Saudi Arabia is again defending itself against allegations of being responsible for the 9/11 attacks of 2001.
Families of the attack victims and those injured in the attack have banded together to sue Saudi Arabia, taking advantage of a law passed through congress last year which allows victims to take action against perpetrators of attacks on U.S soil.
The legal action bases around the Saudi nation allegedly providing financial support to Al-Qaida, who are long believed to have carried out the attacks that killed 3000 Americans.
The families claim that while remaining allies with the west, and claiming to be fighting the terrorist group, Saudi Arabia was providing training, weapons, fake travel documents and safe houses for Al Qaida to carry out their attack on the U.S.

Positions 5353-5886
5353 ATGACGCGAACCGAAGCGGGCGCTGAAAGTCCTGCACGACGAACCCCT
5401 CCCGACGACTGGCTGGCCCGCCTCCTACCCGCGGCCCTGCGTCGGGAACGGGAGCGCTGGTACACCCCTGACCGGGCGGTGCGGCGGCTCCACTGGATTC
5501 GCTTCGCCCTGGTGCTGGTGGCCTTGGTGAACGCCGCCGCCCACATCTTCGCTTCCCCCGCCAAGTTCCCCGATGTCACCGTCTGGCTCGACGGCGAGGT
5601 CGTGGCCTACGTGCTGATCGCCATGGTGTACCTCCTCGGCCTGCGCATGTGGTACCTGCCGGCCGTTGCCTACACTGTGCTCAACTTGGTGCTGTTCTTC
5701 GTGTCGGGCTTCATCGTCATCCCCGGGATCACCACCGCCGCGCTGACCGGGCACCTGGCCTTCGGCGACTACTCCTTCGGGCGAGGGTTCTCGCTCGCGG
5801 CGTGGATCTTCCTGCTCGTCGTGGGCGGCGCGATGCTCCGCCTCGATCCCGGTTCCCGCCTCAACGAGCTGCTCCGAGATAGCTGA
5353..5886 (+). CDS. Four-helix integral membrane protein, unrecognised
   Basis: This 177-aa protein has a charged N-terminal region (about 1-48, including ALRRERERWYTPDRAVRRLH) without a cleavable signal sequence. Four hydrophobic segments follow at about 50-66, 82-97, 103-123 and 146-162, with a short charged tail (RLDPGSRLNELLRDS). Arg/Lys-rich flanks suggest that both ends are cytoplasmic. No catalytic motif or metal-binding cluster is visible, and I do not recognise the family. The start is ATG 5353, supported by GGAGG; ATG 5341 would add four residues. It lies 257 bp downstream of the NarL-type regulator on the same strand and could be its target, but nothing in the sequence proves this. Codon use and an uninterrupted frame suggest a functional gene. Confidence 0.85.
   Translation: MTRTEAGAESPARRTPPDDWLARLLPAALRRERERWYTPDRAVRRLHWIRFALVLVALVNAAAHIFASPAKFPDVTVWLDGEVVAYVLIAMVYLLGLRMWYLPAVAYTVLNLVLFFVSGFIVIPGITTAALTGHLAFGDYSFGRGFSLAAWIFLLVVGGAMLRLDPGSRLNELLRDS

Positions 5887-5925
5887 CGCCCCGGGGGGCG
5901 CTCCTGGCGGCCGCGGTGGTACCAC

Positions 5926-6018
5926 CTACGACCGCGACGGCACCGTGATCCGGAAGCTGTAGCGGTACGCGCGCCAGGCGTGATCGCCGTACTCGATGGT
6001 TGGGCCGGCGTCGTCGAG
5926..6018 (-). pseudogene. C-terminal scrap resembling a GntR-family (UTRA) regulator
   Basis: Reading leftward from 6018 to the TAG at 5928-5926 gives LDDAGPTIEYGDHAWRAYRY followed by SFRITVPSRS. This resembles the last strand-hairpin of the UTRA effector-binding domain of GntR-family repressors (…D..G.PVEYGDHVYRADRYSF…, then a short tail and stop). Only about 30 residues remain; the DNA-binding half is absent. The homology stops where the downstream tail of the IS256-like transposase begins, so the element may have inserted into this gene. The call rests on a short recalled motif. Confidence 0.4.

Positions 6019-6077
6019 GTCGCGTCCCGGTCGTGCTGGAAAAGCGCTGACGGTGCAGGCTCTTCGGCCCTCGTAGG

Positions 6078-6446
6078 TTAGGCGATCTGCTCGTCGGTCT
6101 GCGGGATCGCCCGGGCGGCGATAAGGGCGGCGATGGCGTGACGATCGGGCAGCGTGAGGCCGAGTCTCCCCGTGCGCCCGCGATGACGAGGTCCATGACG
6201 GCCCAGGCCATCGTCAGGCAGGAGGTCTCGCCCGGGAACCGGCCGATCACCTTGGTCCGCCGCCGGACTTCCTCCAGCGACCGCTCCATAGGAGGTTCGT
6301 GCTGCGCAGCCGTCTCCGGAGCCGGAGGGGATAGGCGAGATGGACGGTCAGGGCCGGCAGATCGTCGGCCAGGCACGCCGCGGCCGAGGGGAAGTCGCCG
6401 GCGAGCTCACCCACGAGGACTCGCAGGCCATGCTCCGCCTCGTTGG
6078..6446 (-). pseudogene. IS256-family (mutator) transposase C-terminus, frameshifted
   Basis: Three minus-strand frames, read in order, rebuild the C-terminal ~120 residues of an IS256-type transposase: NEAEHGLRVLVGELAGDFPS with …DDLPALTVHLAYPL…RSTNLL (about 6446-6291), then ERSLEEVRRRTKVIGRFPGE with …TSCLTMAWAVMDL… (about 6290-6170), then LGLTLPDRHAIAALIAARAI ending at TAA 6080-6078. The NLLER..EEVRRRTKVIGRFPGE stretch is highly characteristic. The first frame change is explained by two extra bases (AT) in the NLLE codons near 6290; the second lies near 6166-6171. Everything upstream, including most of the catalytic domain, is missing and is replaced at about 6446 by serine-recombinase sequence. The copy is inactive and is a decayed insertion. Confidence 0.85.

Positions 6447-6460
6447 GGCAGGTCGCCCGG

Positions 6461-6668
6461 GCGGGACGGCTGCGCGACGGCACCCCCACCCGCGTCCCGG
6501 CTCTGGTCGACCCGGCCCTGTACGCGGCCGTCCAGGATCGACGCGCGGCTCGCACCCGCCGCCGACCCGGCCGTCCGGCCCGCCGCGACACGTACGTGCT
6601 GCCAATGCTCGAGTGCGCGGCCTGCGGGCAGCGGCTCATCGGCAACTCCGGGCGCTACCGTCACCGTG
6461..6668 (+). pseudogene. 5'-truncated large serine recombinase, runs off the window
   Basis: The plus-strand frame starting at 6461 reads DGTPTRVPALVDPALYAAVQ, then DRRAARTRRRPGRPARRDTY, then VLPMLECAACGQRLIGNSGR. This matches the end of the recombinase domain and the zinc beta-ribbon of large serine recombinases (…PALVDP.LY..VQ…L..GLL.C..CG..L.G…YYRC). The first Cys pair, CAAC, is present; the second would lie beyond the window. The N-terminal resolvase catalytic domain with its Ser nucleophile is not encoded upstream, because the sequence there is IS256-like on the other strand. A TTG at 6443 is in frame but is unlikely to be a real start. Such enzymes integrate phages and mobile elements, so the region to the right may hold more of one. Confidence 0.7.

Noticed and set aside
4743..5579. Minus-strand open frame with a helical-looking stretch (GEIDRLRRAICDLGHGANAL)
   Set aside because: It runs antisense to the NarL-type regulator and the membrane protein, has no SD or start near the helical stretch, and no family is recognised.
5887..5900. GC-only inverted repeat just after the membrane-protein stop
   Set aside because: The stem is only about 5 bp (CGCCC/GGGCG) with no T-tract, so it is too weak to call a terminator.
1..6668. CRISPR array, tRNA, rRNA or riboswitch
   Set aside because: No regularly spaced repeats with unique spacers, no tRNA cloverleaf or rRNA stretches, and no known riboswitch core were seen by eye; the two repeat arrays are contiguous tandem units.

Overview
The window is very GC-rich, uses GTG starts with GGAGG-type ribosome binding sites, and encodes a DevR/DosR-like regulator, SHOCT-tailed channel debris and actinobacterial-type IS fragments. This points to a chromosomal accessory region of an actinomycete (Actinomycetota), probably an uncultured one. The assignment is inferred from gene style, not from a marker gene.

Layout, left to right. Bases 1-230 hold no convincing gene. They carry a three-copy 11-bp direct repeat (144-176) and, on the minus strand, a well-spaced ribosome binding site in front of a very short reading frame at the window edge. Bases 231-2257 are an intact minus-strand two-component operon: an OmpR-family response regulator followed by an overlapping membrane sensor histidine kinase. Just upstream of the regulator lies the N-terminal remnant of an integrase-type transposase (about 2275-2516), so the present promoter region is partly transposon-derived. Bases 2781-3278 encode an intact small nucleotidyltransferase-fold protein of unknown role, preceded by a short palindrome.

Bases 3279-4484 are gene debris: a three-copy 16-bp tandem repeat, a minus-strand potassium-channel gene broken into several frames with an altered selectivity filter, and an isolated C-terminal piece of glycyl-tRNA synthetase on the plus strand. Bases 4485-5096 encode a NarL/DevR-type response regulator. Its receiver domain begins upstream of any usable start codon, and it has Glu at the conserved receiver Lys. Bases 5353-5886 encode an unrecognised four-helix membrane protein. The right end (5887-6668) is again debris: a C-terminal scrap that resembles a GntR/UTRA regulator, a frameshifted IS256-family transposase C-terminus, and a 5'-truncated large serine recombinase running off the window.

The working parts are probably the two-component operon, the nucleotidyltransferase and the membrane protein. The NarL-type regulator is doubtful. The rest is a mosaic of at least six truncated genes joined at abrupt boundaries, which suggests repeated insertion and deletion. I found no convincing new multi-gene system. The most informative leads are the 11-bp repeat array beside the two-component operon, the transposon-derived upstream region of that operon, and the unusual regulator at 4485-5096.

In light of the new lawsuit, the Terror Victims law which was strongly apposed by ex-president Barrack Obama is under attack from Saudi officials, with Energy Minister Khalid al-Falih claiming he ‘Has faith President Trump would repeal the law’.
According to News Week Europe, Falih claims the laws were made during a ‘heated political period’ and that the trump administration along with the new congress will take corrective measures.
Despite 15 of 19 hijackers being from Saudi Arabia, an official FBI investigation into the allegation found no direct ties between the attackers and the Saudi government, yet some critics say the report uses such language to leave open the possibility of a connection.
The Saudi government denies all involvement in the attacks.